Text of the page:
Despite there being a great abundance of effects that the urge and fight for the right to marry had provided, the greatest aftermath of the push for marriage equality has proven to be its ability in to allow members of the LGBTQIA+ society, and every individual overall, to feel as if they are accepted and as worthy of a quality life as any other individual. Topic Sentence: Despite there being a great abundance of effects that the urge and fight for the right to marriage provided, the greatest aftermath of the push for marriage equality has proven to be its ability in to allow members of the LGBTQIA+ society, and every individual overall, to feel as if they are accepted and as worthy of a quality life as any other individual. When the Supreme Court had made a decision to legalize same-sex marriage throughout the country, LGBTQIA+ citizens’ lives were permanently altered (Masci). As the decision to legalize gay marriage was made, the couples who were denied in the union of marriage in America rushed at the chance in to marry (Masci). Couples such as the Minnesota couple in the 1970’s were rejoiced and had felt as if they were finally obtaining the rights in which they should have possessed for a lengthy period of time (Grossi and McFarland). Even unmarried couples in states in which same-sex marriage was legal were previously too concerned by the fact that if they did get married, their love would be forbidden in other states (Grossi and McFarland). However, with the revolution taking place for rights and the legalization nationwide, it was finally time for the couples to wed (Masci). An article in which highlights the aftermath of the legalization of same-sex marriage in the United States notes, “Surveys conducted by Gallup over the past year find that about one-in-ten LGBT Americans (10.2%) are married to a same-sex partner, up from the months before the high court decision (7.9%)” (Masci). With the revolution for equality in marriage came the greater acceptance of the LGBTQIA+ society and in turn, the greater acceptance and comfortability of the citizens in themselves. With the ruling to hold the same rights as straight couples, a level of sameness and acceptance was created. The members that make up the society were pushed in then to become married and a rise could be seen in the countries’ overall LGBTQIA+’s couples in which were wed. The acceptance in themselves was brought out and expressed through the revolution. Though there are is a vast abundance of effects that the revolution for marriage equality had provided, the greatest aftermath has proven to be its ability in to allow members of the LGBTQIA+ society to feel as if they are accepted and worthy of a life that a normal citizen lives.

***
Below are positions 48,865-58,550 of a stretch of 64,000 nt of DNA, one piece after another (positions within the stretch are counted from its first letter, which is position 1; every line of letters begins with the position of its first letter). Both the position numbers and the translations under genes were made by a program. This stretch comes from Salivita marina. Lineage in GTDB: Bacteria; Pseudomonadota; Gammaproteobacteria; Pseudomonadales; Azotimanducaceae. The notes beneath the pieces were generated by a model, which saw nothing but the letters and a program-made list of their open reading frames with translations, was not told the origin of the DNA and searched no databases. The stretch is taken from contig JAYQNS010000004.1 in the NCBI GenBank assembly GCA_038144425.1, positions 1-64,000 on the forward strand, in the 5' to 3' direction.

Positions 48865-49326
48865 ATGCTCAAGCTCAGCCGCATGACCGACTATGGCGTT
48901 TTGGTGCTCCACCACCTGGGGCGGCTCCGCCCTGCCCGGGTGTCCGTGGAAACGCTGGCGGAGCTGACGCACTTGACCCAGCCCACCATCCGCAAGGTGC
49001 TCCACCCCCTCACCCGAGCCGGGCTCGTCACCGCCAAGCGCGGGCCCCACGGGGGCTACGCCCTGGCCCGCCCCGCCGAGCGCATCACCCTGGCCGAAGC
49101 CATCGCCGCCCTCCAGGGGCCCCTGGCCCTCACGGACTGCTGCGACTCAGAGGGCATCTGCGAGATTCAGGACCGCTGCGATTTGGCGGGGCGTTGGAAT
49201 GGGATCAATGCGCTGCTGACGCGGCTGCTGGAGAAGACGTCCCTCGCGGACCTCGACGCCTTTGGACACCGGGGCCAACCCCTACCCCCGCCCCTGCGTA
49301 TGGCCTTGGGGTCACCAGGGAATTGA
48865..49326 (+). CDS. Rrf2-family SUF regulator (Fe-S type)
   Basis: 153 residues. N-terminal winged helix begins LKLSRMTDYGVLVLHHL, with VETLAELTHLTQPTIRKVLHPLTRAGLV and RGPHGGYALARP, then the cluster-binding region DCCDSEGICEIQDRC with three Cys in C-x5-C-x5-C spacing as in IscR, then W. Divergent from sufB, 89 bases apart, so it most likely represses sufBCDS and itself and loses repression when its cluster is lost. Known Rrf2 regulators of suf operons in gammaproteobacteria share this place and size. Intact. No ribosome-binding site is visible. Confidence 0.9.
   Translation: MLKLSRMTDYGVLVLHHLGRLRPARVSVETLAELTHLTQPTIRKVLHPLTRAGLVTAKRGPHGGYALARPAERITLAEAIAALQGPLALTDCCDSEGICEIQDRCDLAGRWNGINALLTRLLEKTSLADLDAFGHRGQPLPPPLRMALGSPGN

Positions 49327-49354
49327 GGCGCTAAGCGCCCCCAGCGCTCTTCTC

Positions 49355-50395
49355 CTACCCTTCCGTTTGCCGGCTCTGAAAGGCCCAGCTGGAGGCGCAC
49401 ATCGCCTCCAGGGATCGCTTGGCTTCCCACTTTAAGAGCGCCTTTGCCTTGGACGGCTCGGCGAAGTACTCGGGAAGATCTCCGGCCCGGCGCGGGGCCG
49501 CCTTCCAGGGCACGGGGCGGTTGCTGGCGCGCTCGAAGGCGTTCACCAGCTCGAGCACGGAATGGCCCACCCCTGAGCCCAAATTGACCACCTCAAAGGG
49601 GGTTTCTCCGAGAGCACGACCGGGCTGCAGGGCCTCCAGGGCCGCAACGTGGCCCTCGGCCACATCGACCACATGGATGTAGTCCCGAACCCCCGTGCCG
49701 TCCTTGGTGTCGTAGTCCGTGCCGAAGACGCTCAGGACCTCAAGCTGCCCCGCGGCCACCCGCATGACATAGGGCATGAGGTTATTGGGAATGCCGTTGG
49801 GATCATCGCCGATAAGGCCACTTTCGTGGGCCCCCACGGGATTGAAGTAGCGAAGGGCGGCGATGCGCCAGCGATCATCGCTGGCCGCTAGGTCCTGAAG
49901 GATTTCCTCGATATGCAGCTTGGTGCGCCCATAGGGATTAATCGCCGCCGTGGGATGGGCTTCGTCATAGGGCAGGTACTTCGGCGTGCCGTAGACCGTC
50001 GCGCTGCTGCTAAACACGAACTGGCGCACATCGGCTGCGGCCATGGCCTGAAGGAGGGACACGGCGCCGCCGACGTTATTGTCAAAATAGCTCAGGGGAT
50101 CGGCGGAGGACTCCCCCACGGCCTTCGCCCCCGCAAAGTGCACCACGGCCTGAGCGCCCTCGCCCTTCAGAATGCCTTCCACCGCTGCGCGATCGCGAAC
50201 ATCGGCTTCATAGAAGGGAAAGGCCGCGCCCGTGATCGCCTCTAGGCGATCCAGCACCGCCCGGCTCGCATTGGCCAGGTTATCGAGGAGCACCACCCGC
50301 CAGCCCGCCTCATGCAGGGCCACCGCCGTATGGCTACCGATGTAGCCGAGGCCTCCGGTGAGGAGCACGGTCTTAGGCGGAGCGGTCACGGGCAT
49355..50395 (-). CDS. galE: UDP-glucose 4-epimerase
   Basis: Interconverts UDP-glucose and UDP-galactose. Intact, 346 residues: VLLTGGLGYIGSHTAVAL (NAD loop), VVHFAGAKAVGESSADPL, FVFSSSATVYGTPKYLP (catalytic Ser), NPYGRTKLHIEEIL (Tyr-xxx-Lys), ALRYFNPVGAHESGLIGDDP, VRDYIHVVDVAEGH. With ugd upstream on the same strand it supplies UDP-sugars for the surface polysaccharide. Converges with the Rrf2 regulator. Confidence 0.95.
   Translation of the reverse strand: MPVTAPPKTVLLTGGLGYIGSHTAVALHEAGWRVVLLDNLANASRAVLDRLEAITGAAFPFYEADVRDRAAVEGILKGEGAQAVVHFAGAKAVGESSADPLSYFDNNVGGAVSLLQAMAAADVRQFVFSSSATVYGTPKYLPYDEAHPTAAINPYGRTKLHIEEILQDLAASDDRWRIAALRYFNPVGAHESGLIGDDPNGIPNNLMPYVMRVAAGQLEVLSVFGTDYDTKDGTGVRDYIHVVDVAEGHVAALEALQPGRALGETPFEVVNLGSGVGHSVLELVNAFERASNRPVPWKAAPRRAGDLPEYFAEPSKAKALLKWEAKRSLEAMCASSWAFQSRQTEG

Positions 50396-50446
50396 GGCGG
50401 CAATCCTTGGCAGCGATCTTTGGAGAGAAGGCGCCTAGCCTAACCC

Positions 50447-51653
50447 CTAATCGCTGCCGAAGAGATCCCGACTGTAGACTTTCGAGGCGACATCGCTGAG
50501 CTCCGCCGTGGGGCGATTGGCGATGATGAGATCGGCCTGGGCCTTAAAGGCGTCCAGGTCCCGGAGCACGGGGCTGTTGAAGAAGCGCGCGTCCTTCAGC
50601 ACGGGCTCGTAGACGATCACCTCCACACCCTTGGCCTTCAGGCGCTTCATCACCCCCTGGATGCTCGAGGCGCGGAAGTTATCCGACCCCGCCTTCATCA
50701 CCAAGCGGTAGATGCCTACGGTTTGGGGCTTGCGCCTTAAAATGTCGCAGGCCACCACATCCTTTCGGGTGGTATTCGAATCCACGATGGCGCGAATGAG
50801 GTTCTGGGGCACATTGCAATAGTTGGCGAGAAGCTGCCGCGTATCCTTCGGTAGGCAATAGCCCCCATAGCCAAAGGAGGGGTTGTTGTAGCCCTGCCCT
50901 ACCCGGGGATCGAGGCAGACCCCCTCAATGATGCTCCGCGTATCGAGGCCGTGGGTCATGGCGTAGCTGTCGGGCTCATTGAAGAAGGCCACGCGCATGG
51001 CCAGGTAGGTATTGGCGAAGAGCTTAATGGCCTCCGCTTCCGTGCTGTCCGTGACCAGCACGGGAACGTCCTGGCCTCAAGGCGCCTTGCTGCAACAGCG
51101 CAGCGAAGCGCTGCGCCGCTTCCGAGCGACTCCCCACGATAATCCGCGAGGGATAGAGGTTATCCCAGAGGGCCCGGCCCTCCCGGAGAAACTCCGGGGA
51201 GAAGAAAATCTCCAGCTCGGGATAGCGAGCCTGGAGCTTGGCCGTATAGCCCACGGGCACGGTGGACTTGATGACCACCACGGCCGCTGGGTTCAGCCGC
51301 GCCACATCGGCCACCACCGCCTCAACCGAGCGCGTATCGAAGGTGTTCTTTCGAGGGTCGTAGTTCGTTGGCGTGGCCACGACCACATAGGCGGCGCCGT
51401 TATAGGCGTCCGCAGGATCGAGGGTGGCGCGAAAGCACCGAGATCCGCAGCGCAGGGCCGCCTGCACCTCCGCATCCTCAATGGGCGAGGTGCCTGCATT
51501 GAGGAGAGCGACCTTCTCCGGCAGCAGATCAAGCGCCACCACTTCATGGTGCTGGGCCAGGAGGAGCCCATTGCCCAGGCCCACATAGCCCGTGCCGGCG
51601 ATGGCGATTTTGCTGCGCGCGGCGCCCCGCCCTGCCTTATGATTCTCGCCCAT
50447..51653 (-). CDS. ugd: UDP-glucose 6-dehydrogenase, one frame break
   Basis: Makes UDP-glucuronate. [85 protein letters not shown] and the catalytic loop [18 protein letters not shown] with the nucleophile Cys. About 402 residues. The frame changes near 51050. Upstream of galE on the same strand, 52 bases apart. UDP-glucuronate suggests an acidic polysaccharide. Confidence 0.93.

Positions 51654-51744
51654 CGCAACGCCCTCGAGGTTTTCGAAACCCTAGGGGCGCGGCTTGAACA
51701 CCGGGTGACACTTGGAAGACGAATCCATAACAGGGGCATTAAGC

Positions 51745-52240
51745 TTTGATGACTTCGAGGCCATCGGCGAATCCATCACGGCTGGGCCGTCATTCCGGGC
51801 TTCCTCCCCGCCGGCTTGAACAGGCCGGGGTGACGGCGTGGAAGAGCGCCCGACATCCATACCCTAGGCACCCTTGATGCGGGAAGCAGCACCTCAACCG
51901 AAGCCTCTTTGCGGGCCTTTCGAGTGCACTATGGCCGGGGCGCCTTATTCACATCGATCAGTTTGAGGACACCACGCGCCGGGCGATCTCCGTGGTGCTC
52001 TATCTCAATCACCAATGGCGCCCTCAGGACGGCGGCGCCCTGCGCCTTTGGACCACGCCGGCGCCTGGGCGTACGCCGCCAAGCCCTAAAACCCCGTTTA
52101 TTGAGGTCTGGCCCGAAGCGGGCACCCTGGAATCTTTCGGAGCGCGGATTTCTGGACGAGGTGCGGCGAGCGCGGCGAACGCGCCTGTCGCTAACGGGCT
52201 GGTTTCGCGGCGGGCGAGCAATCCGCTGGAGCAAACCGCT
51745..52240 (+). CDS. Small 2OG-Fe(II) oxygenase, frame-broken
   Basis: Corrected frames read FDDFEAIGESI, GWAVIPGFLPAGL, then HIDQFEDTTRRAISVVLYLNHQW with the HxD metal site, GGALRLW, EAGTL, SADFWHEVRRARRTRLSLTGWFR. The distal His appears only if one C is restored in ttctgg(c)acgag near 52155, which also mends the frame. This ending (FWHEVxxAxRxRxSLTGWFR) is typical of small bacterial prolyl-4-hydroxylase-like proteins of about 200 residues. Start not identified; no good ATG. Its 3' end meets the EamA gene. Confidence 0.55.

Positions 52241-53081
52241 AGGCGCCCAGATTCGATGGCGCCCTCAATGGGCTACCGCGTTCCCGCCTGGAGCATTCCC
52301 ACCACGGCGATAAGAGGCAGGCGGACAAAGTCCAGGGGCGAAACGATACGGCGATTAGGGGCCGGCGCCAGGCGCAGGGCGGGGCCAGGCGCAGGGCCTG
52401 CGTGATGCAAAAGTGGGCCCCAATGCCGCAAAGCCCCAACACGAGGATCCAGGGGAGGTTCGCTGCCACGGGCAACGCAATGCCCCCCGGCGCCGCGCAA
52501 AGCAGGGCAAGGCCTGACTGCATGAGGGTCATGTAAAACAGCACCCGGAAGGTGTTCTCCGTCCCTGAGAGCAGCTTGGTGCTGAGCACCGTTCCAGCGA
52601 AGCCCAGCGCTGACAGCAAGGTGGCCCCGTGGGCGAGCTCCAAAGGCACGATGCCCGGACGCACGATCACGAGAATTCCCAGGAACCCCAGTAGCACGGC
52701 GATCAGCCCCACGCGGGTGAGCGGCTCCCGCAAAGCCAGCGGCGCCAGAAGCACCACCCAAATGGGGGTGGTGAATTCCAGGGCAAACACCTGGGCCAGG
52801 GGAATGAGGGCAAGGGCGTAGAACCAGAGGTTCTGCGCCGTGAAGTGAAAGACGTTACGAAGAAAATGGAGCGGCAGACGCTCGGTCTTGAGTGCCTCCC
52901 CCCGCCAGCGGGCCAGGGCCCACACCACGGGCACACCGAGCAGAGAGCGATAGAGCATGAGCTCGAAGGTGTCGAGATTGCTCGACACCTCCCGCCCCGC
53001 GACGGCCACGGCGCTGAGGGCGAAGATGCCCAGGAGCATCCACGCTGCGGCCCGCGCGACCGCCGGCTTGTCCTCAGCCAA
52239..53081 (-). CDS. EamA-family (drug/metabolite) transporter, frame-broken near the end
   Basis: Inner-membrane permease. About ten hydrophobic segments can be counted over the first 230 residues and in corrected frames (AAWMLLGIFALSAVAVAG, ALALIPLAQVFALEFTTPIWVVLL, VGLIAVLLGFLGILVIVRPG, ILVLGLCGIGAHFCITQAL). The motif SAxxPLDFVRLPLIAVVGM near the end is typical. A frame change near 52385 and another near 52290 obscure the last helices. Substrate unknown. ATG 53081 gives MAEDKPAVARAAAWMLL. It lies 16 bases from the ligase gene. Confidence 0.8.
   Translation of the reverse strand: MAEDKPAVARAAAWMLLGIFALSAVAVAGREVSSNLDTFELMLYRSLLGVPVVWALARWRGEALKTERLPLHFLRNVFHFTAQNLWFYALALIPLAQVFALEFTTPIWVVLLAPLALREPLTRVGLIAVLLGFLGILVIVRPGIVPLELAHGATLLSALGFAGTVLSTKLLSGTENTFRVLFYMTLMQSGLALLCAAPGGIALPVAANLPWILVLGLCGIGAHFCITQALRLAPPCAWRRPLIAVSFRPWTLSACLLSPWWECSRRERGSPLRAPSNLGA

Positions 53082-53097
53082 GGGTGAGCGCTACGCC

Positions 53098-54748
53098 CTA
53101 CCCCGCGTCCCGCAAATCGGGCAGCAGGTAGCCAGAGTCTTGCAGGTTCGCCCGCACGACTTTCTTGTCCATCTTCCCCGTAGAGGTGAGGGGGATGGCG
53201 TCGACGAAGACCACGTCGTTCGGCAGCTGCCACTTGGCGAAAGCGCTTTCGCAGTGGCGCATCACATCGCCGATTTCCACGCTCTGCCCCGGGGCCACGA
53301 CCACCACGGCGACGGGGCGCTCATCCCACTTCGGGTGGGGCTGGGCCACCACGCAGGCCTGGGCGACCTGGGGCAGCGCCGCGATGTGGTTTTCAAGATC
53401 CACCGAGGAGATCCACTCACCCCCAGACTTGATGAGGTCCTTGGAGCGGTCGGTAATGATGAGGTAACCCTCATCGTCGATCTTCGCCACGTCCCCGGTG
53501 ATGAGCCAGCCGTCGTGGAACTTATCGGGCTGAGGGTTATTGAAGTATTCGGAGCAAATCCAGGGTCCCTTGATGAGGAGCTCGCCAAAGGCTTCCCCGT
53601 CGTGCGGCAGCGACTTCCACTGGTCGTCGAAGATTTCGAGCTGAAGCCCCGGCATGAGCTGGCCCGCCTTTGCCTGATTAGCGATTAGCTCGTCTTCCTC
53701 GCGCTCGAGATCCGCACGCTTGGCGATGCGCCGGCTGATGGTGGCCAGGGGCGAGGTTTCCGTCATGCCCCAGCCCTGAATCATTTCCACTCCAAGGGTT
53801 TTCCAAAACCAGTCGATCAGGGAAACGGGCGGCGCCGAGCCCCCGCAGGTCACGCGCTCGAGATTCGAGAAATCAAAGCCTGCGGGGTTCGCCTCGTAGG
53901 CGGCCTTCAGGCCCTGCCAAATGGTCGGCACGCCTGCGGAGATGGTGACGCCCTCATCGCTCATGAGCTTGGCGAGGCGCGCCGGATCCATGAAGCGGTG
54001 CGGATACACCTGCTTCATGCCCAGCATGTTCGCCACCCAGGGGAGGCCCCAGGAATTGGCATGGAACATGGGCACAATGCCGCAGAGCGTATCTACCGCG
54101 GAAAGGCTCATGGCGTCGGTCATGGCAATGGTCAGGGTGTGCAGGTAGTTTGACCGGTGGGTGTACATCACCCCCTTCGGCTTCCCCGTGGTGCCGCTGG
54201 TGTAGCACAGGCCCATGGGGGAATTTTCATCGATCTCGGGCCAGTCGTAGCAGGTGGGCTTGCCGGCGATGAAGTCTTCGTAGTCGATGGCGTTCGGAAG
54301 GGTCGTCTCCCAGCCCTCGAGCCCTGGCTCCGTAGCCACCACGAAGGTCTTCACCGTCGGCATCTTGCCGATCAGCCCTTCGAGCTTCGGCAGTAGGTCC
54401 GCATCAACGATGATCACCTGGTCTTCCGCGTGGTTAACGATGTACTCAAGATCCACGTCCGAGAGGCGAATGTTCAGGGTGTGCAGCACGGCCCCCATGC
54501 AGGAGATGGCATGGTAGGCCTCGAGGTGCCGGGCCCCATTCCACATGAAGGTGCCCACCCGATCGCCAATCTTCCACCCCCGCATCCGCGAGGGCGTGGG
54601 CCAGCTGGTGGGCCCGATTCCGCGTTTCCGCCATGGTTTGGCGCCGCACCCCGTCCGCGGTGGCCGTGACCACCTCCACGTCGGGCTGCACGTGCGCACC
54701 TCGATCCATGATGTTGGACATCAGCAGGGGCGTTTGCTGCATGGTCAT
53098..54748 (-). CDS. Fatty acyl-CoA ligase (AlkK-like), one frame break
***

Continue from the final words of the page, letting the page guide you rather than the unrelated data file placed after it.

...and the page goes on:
Though marriage equality of every individual had been illegal throughout the United States and world since near the beginning of establishment, the revolution for the freedom for all to marry has unacted these principles as seen in the Supreme Court’s ruling legislation of marriage equality in 2015, the media’s support for LGBTQIA+ acceptance, and the pride events and walks that have taken place throughout the nation and entirety of the world. The Supreme Court’s ruling in favor of gay marriage has allowed for individuals of all identities in to reside with in who they desire and love. The media today has shown that through the actions and support of citizens in and out of the LGBTQIA+ society, action can be made towards equality. The pride events that circulate in media as well illuminate and allude to the fact that acceptance of all is closer as society is able to gain awareness of the differences that make each individual individual. With the continuous push for the fairness in rights and equality among all, society can be proven to further accept the LGBTQIA+ society and allow for marriage between every individual to be legalized throughout the world.